As for the removal of the Mosque, it must be noted that, in contrast to the modern Islamic-Palestinian narrative in which the edifice and its surroundings are considered to be of utmost significance, up until the Israeli occupation of the Temple Mount in 1967, the Mosque had been in constant desolation, with zero to perhaps a dozen visitors a day, and not single voice in the Islamic world had been raised against the Mosque's state of affairs, indicating the Muslims only began taking notice of the area after it had come under Jewish sovereignty. Additionally, the removal of the Mosque doesn't necessarily imply their permanent destruction: a viable solution is to preserve the edifice with as less detriment possible, and transfer it to Jordan, as a gift from the Israeli Leadership to the Hashemite Monarch. Apologetic for Islam will claim that the land on which the edifice stands is the third most sacred to Islam. To counter that claim, we must first take notice that legally it is irrelevant: once the authority of the anti-Semitic Waqf is dismissed, and Israel retains complete sovereignty over the Mount, it can remove the Mosque, and with the justifications of both societal demand and contribution to society on the part of the state, which is, of course, legal. Secondly, if we are to engage in this religious debate, we may as well ask: "so what? Yes, it's the third most significant site in Islam, but it is the first most significant site in Judaism, and Israel hasn't (yet) separated Church and State".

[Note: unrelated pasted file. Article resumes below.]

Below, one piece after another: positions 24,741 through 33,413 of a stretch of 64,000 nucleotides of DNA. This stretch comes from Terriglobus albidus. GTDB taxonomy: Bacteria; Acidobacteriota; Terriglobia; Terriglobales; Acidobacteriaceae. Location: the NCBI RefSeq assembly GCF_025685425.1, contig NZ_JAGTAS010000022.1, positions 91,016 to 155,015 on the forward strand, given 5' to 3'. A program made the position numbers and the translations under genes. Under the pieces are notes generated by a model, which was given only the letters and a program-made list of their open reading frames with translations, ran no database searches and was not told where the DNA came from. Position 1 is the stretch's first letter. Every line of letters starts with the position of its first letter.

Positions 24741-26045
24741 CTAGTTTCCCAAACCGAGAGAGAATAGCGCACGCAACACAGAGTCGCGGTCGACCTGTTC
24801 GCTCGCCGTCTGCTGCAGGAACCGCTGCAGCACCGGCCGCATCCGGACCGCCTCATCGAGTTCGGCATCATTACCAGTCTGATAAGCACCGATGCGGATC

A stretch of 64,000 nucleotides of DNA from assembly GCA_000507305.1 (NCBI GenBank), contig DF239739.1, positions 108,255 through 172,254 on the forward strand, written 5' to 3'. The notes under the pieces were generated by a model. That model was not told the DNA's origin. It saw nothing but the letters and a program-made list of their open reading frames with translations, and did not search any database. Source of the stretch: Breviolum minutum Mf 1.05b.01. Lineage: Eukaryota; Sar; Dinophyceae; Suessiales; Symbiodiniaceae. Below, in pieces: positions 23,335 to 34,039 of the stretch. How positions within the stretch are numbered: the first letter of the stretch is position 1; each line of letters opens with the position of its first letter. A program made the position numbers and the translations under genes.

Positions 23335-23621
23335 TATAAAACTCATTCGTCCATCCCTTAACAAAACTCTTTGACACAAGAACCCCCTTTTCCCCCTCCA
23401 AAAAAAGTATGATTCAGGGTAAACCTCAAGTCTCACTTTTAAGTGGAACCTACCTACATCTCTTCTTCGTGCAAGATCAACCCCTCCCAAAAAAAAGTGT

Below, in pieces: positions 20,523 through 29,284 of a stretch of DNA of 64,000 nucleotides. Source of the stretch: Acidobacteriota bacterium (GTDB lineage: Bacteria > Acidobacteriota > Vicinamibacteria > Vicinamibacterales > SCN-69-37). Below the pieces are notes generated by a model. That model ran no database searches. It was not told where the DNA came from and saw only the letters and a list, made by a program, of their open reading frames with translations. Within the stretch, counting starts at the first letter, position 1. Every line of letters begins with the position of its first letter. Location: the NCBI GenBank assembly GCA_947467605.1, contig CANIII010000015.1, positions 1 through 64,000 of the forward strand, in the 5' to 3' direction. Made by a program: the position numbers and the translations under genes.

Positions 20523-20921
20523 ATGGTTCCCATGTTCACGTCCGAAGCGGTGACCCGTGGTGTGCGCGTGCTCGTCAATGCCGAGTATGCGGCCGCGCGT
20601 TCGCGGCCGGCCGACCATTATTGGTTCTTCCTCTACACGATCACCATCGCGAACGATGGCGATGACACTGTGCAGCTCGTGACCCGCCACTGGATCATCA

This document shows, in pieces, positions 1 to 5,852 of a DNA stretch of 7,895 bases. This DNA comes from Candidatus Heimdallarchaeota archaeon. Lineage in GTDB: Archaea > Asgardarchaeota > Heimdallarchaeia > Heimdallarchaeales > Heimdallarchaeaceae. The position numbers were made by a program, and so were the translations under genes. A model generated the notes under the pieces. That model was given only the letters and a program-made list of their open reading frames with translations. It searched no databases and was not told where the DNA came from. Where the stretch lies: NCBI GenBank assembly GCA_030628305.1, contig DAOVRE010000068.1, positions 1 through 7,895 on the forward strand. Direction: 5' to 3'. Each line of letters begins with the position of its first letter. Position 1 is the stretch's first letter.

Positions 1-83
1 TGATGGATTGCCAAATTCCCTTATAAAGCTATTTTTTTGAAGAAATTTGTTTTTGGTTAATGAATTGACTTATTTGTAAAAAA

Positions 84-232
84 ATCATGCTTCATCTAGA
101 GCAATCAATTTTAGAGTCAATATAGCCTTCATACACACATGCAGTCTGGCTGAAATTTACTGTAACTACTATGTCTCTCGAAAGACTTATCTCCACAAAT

As for the reconstruction of the Temple: while in and of itself irrelevant to the everyday life of the Israeli citizen, it is yet another step towards a Messianic Halachic State. Next, the Jews will declare the organizer of the Temple's construction as the Messiah (and here, let me briefly address Christian readers with the following statement: there is no chance on Earth that the Jews will ever 'recognize' Jesus as their Messiah. No calamity will ever cause the Jews to believe in Jesus – did the holocaust turn Jews into Christians? No, and likewise, nothing else will), and will then try to occupy the land which is mentioned in the Bible as "Promised". Such developments are positive if you're a religious Jew -- although, there's a debate among religious Jews as to whether the Temple should be reconstructed by humans, and if so, under which conditions --, but threaten the everyday life of secular Jews, who will observe how their almost-secular democracy turns into a theocracy, and a nuclear one at that. In case you're unacquainted with it, let me inform you that Theodor Herzl, in his book "Der Judenstaat" (German for "The Jewish State"), specifically noted that it is directly against the objectives of Zionism to allow Israel to deteriorate into a theocracy. And these are his words: "Shall we end up by having a theocracy? No, indeed… We shall prevent any theocratic tendencies from coming to the fore on part of our priesthood. We shall keep our priests within the confines of their temples…" The Jewish Temple is not just a place for national sacrifices: it is where the Jewish court of jurisprudence, the Sanhedrin, resides. The transformation of the Chief Rabbinate of Israel to the Sanhedrin is yet another step in the direction of having a theocracy, as the Sanhedrin will compose an immense religious authority, and will seek to subvert the authority of the secular elements of the state. It is crucial to apprehend that the (future) Temple is by far not the worst theocratic angle of the state of Israel, and that the worst is already behind: Israel discriminates against women (in Israel, a husband is literally demanded by law to 'buy' his wife with a Ketubah on their marriage day, thus rendering her as his property), allows circumcision (which is banned in Scandinavia, for instance), discriminates against homosexuals (who are not allowed to marry), finances religious authorities, etc. By all means, Israel is already somewhat theocratic, thus the addition of the Temple, while a negative development, is not pernicious. The theocratization process is already in full motion.